I would highly recommend the Globe and Mail article Unfounded by Robyn Doolittle. In 2017 she investigated the high rates of sexual assault cases that were reported as unfounded by police. The article goes into great detail, but what the term unfounded means to those who experience sexual violence is that what happened to them really did not happen, or in other words it suggests that the victims are lying. The unfounded classification widely used in justice systems is indicative of how the general population views and treats those who are victims of sexual assault. In my opinion society tends to err on the side of blaming the victim. By assuming the victim is telling lies, one removes the accountability from the perpetrator and turns it back on the sufferer.

    When reading this article I continued to dwell on similarities between the ‘male gaze’ described above and the classification of unfounded.

    One thing that I am unsure of though, is how to change the harmful male gaze. Doing away with dress codes and stereotypical jokes that perpetrate the ‘modesty is hottest’ fallacy are good starts. But I question whether measures like this will truly change anything within conservative mormonism or popular culture. Any ideas ladies?

    • Aspen Dalton says:

      I have a few ideas. For one, I’m currently a YW leader and the updated Preach My Gospel lesson plans do not have any of these harmful stereotypes or stories included, and instead focus on how you personally could recognize and avoid temptation. We are getting updated lesson plans with the new home curriculum as well, so hopefully those lessons will be similar, if not even better. If leaders stick to the lesson plan, and don’t include traditional cultural stories or metaphors that are misleading or harmful, that would be good.

      I also feel that as millennials (who have participated in the #Metoo movement) grow up and become leaders, we will change the dialogue within the church. Hopefully……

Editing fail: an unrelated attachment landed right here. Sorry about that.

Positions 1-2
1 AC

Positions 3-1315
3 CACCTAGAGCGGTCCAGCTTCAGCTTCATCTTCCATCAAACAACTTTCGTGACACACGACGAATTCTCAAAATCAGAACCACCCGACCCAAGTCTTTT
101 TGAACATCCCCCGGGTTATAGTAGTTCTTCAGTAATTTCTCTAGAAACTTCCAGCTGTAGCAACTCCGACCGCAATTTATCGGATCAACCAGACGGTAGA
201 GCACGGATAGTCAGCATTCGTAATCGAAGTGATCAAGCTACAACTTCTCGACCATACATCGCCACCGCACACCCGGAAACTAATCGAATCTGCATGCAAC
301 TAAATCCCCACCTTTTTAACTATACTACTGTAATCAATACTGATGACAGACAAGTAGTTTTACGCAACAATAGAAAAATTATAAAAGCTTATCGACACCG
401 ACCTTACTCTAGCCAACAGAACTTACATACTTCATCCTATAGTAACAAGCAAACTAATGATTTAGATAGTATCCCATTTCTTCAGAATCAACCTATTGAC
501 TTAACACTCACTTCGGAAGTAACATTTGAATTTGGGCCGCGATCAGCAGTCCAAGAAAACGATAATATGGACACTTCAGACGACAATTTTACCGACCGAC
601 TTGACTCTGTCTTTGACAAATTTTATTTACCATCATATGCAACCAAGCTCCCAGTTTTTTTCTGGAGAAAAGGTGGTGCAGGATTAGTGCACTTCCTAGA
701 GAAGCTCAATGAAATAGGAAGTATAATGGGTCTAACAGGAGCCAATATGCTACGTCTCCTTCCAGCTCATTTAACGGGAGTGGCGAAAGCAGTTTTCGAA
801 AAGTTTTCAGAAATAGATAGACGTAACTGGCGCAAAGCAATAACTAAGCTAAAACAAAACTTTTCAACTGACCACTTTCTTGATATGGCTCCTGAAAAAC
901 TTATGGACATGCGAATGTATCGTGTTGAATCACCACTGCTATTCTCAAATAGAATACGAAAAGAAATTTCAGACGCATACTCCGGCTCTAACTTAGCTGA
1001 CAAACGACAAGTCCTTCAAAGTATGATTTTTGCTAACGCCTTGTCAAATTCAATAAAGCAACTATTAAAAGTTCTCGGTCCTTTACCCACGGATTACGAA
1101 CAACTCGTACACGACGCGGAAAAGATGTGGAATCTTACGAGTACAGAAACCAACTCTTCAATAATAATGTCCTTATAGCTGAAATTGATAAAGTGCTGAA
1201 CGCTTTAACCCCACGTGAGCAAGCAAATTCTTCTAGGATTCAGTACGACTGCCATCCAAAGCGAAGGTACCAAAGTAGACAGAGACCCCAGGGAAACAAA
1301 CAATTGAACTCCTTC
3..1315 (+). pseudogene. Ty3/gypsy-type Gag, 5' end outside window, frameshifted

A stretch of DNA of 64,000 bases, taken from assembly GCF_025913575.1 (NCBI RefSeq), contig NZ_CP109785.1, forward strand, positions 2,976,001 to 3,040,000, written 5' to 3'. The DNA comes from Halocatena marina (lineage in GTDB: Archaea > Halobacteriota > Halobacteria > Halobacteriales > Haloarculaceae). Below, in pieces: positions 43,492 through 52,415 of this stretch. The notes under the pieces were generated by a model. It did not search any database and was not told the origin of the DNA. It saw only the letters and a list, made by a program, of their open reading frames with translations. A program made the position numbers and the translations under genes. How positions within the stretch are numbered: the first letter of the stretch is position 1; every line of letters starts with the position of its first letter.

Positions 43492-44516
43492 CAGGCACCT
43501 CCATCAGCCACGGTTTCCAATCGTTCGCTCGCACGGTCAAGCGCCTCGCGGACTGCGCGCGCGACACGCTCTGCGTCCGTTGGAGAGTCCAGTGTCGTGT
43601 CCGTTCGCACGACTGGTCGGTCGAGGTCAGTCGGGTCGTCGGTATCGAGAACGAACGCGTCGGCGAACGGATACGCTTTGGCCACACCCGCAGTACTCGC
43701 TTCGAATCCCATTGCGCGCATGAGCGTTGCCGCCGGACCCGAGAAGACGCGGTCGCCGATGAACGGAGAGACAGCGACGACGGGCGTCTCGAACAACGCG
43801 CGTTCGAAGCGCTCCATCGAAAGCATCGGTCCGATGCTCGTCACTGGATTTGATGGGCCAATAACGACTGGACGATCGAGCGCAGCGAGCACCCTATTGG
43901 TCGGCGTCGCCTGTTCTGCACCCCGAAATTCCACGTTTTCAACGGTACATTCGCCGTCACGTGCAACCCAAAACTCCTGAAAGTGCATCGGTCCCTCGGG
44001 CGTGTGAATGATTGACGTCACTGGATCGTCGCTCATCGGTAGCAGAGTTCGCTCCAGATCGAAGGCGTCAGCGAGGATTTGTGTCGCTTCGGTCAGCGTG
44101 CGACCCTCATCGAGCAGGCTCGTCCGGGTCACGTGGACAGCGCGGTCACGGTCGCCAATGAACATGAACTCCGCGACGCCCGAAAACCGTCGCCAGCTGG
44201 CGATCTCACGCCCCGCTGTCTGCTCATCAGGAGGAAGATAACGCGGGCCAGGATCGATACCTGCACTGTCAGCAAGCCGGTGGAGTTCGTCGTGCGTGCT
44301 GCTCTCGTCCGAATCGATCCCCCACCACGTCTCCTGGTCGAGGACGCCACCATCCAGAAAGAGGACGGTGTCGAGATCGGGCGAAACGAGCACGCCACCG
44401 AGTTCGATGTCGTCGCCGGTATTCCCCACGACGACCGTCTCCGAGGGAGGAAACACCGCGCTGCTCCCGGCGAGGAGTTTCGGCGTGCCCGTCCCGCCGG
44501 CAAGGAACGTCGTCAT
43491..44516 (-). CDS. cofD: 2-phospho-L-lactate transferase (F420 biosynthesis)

Also making sure to respectfully speak out, as was done in the article, when we see these stereotypes being perpetuated.

  35. Aspen Hassell says:

    I agree that this joke has got to go. I even admit that in Young Women’s, we would make the same joke about the boys (“The more prayers you say, the hotter your husband will be.”) I would love to see more teachings about how to develop relationships and keep them healthy instead.

  36. Mary says:

    I’m going to respectfully disagree with the comments about our needing to teach modesty–in both dress and behavior. I have been out mentally and emotionally long enough that I have investigated other religions and life philosophies. I see all this modesty rhetoric as choosing to live small. I don’t believe our Heavenly Parents would have that. I believe that an oppressive worldview would have that.

    Beautiful? Own it. Intelligent? Flaunt it. Incredibly brave? Put that light on a hill and let it shine. In teaching modesty, there is a little bit of shaming going on.

    I’m even all for the the men who are staunchly patriarchal owning it and letting us all know about. Same goes for the creepers. Lets us know who they are. How nice it would be if Joseph Bishop would stand up in church and say, “my name is Joseph Bishop and I’m a sexual predator”.

    I’m sure this could be coming off as facetious, but I mean it very sincerely. Yes, there’s room for tempering things with class, consideration and dignity, but I am no longer an advocate of modesty. Fortune favors the bold and teaching our young women to be bold will be teaching them to stand up to those projected male gazes.